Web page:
—Rita E.

Infant—light projector mobile and vibrating lullaby dog.

Toddler—anything with loud sounds and lights.

School age—I had ASL binders made for them. All of the pages are dry erase. (They have) little squares with words on them (Velcro on the back) to match the sign. The ASL alphabet is along with English alphabet, farm animals that again they have to match up the asl square with, practice writing their name, etc.

—Jamie L.

“Her hearing aids! 🦻🏻”


—Tali H.

“I love visual aids for our HOH 11yr old. We use a number line for math, a calculator to check answers, a 100 block, a place value sheet that’s laminated so she can work on decimals, and a multiplication table. So my daughter’s spelling is bad but I find that she loves to internet browse on Amazon and and she’ll get lots of good practice reading and writing wish lists of Barbies she wants.🤪”


—Joy C.

“(Our) favorite toy is definitely my daughter’s Joss American Girl doll! We don’t use many “tools”, but she loves adding charms and tube trinkets to her hearing aid. 🙂”


—Bethany R.

“My daughter loves putting big earrings on her hearing aids.

And the Roger touch screen for the boys so they can listen to what they want at home.

My oldest is trialing the Streamer at school and that seems to be a big hit for him. Hoping to get the younger two on it soon.” 


—Annie W.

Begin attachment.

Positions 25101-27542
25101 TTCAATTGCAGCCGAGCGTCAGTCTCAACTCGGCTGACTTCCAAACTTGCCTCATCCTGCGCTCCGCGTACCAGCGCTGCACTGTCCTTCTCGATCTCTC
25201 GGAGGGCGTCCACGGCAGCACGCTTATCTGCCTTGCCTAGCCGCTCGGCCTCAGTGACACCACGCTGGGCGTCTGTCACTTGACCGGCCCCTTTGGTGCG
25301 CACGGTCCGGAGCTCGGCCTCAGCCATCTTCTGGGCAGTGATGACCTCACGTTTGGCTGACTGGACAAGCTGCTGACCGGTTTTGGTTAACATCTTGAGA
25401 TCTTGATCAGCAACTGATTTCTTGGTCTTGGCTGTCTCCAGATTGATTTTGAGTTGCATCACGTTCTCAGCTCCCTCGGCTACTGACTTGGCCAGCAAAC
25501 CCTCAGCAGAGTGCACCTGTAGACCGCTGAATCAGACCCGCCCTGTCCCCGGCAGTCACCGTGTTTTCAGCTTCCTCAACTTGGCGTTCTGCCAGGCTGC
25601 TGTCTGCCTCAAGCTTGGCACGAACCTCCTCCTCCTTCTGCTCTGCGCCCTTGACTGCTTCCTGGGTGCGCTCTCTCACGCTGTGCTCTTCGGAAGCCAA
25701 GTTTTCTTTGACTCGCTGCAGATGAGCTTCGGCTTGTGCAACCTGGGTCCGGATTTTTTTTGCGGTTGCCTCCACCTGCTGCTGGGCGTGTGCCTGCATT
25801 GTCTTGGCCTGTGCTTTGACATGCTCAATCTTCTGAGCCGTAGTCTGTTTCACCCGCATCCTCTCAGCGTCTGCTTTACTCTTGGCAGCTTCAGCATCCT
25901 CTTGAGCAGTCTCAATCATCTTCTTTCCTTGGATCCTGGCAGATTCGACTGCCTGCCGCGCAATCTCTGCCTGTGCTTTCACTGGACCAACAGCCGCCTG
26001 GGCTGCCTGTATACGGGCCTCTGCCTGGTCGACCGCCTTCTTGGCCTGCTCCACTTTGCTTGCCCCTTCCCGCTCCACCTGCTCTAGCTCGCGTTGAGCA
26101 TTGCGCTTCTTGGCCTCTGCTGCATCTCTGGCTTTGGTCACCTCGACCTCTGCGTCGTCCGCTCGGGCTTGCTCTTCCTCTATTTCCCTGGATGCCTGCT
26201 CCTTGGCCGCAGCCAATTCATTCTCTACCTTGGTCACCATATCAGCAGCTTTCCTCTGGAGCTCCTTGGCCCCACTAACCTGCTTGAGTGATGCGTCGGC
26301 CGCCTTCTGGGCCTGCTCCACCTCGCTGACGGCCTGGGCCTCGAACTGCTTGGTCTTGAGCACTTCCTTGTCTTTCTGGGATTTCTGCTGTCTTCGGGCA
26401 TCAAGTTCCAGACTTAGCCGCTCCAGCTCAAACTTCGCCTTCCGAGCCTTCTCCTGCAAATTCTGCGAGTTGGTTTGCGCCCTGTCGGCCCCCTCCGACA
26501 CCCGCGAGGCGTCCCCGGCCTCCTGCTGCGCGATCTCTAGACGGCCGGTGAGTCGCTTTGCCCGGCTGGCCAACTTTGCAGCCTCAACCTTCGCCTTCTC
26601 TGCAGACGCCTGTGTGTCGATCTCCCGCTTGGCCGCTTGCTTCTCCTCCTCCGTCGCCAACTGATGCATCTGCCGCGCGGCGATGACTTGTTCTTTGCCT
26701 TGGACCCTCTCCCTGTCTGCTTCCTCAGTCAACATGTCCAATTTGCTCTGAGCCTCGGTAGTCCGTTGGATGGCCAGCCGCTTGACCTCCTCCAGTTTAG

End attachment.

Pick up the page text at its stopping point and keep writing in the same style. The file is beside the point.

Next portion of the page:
“My daughter loves her hearing aid headband! They are made out of a soft material, so they don’t hurt her head and she loves all the colors and patterns they come in!

We also bought her the Homer app and books and the app has ASL on it. She loves doing the lessons! We also have a game of CVC words. She loves that one too!”



—Alyssa T.

“I have been using unscented Boogie Wipes to clean her molds since she got her HA’s at 11 months (she’s almost 9 now). They work really well to get any ear hunk off and it removes the Otoferm cream nicely too. And since it’s saline it doesn’t damage the mold like some stuff can. I usually cut the wipes up and keep them in a baggie and they last a lot longer.”


—Andrea H.

“She loves changing out her stickers on cochlear and hearing aid!”


—Tesia R.

ITV signed stories.”


—Nikki M.

“Right now, my three-year old's favorite toy is a little green matchbox car. He loves to play with it outside and roll it through dirt. He also enjoys dragging it on the carpet and watching tracks form. Usually he is narrating the action as if it is a vehicle from Paw patrol. I hear a lot of calls for 'Ryder'. I just love watching him use his imagination.”


—Diana M.

“This is for my 17-month-old.

Tool: pilot cap for keeping his hearing aids in, especially on his left ear which is not typically shaped.

Toy: he has been obsessed with The Very Hungry Caterpillar for several months, and he constantly begs for the signed version from CSDB on YouTube.”


—Amanda W.

“For my 9-month-old:

Tool: Hey Bear sensory videos on YouTube. Super bright and fun colors and I lay my bass for my sound system down close to his bouncer when I turn it on so he can feel it.

Toy: he's got about 3. A plastic Sprite bottle he's been obsessed with it since I had Sprite last; his little toy cell phone that has a mirror and balls that move around on the inside; and a light up cloud toy that is also a teether but it slowly changes through the colors of the rainbow.”


—Sami H.

Ep. 111: Season 7 Kickoff lake and snowy mountain


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68: Dipping My Toes into Educational Advocacy